I was in a pretty bad place even before world news took a tragic turn, from horrifying tour bus accidents to the seemingly immeasurable toll in Japan – a crisis that is just beginning. I’d like to send good thoughts over there and anywhere in need but do these really help? Japanese culture has come through for me in the past, so maybe it does. So in this time of sadness I won’t dwell on the beautifully melancholy oeuvre of Yasujiro Ozo or the epic struggles of Akira Kurosawa (though the bleak final reels of his late masterpiece Ran strike an appropriate tone about now), but on Japanese pop.
I don’t remember how I learned about Pizzicato Five, but I do remember that I sent a handful of blank tapes to somebody on the jpop listserv (thank you Ben List, wherever you are) and in return got some of what would become and still is my favorite music. I must have first heard Pizzicato Five around the time my mother died in 1994, and I’ve always credited them with helping me get through that time. This music has always confounded some of my friends, who see in it nothing but style and pastiche. And on paper, a track that combines soul horns, Lou-Reed inspired background girl singers and direct quotes from at least two Sly and the Family Stone records sounds like an exercise in post-modern mimicry. But unlike, say, the post-modern exercises of Jean-Luc Godard (whose visual style found it’s way into a number of P5 videos), producer Keigo Oyamada lovingly forged out of Western pop influences a distinct aural magic – “A Supersonic Sound Spectacular,” as they like to say. Sure, you can dance to it, and you will. I probably learned the English translation of the lyrics at some point but it doesn’t matter – Nomiya Maki’s vocals sell it completely, not just because her pipes deliver a credible Japanese soul, but because her soul has nothing to do with trying to sound like an American soul singer. The borrowed “baby”‘s and “whoah-whoah”‘s seem not so much ridiculous as impossibly touching, a torch passed on from someone who has discovered their onomotapoeoic magic from afar and wants to preach the good word to a new land. Even now, almost twenty years after I first heard it, I find this song so beautiful it can move me to tears.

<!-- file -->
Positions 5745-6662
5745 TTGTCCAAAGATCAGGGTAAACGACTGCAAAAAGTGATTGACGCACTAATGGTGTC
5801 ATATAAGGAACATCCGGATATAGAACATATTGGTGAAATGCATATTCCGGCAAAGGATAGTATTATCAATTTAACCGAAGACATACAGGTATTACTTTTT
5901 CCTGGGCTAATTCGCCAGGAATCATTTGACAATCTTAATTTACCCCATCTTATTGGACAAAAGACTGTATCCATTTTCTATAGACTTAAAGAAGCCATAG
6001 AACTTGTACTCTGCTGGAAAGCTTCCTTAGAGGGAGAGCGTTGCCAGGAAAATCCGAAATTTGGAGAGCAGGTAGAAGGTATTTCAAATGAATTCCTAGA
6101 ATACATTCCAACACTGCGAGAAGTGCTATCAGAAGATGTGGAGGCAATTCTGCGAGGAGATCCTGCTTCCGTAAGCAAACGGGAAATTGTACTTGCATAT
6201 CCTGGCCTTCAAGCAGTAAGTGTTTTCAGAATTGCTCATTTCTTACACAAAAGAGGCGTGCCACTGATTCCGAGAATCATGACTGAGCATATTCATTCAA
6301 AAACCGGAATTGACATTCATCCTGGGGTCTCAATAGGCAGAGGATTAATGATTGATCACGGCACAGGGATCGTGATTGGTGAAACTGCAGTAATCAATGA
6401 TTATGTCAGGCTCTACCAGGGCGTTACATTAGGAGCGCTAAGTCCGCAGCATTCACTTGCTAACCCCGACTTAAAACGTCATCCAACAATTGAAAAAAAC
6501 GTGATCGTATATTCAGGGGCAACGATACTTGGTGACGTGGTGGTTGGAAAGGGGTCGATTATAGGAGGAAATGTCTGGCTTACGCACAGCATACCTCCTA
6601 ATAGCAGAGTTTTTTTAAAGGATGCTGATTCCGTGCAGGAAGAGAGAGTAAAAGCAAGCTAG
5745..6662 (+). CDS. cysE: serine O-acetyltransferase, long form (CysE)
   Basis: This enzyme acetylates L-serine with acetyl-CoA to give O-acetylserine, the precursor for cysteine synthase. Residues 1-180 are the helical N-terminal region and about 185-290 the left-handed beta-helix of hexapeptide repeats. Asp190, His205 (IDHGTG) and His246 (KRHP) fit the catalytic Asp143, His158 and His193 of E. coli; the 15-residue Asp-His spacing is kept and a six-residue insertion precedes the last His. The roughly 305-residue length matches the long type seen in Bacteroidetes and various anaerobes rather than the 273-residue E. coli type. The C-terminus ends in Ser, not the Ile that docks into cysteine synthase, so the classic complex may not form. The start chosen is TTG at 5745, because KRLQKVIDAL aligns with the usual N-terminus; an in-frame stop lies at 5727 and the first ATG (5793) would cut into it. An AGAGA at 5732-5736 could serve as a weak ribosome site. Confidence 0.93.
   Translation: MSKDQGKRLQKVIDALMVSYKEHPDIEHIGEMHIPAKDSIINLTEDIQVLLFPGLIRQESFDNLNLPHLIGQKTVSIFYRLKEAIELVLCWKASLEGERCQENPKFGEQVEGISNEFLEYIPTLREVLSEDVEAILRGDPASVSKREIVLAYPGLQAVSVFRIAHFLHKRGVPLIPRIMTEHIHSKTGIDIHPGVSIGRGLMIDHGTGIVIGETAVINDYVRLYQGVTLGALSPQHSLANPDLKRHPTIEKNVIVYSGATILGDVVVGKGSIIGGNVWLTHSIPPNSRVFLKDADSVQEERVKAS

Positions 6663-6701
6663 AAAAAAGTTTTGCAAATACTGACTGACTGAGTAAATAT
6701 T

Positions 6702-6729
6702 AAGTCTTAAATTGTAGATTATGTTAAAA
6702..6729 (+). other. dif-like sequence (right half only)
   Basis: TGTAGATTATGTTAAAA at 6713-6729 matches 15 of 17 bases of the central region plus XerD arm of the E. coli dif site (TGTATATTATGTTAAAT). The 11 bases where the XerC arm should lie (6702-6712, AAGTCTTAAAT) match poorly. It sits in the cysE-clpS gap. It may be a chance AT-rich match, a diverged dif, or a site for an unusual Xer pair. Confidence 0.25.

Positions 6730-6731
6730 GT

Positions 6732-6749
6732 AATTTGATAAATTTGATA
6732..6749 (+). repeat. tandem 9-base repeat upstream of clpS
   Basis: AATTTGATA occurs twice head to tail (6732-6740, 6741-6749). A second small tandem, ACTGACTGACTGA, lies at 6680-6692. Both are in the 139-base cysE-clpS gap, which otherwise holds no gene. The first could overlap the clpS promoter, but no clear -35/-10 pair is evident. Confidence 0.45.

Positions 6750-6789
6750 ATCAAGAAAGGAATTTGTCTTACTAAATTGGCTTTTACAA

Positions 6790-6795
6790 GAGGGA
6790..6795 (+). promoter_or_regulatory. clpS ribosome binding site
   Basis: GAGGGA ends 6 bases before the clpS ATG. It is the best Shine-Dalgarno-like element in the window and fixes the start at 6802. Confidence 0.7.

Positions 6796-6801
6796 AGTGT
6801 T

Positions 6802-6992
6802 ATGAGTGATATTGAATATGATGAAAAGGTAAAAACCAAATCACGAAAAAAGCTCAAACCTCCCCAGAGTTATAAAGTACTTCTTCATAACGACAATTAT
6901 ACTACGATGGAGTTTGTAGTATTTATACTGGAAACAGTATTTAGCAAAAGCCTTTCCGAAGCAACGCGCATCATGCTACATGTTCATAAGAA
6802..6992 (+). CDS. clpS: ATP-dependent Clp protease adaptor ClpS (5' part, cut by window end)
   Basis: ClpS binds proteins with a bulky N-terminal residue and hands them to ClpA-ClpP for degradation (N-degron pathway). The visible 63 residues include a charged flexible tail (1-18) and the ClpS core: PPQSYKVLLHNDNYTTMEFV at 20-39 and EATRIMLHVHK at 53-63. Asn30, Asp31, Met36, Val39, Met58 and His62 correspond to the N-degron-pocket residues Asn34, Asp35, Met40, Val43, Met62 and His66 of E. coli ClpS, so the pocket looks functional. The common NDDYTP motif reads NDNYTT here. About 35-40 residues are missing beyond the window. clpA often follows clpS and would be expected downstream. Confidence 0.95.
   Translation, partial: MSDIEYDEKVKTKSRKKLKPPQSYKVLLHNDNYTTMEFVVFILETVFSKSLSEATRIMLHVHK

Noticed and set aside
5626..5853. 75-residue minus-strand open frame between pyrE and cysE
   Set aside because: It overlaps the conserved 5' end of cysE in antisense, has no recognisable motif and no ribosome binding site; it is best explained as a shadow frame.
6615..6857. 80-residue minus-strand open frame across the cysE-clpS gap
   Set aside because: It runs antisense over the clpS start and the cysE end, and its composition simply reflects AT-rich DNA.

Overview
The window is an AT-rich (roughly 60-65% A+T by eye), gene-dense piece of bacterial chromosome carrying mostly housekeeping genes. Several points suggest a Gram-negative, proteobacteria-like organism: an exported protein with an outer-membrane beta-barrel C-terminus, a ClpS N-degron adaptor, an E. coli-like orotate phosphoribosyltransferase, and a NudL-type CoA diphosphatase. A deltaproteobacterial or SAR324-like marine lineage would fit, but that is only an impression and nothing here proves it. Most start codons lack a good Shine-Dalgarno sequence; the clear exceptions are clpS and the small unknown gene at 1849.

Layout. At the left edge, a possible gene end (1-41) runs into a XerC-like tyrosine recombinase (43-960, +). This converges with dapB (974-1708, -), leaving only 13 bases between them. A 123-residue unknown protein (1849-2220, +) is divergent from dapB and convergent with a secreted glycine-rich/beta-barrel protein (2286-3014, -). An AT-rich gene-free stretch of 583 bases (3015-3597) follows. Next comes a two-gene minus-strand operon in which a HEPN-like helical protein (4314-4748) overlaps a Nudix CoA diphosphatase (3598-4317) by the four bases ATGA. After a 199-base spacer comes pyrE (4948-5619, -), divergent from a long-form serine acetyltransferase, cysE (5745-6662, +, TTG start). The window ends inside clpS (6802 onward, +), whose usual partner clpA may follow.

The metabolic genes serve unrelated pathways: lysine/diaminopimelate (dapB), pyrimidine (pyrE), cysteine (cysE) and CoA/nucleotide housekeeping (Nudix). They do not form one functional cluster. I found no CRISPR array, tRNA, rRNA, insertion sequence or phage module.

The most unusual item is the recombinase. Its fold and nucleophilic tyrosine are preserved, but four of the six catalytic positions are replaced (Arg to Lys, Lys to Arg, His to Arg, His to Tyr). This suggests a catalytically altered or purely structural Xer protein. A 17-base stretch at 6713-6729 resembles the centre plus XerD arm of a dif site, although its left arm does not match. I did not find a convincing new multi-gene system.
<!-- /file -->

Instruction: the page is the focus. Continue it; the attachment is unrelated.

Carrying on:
Addendum: um, while I love “Happy sad” too (part of its chorus gives me a chill), this is the song I was talking about above. I meant to end this post with it:
More addenda: Pizzicato Five broke up in 2001; Nomiya Maki and Yasuharu Konishi made solo records, and Konishi went on to produce other Japanese pop artists, but it was never the same. The producer of this record, Keigo Oyamada, made wonderful records of his own under the name Cornelius, in homage to Planet of the Apes. In fact, Oyamada is so dedicated to American culture that he and his wife, singer Takako Minekawa, named their son Milo, after Cornelius’ son in Escape from the Planet of the Apes.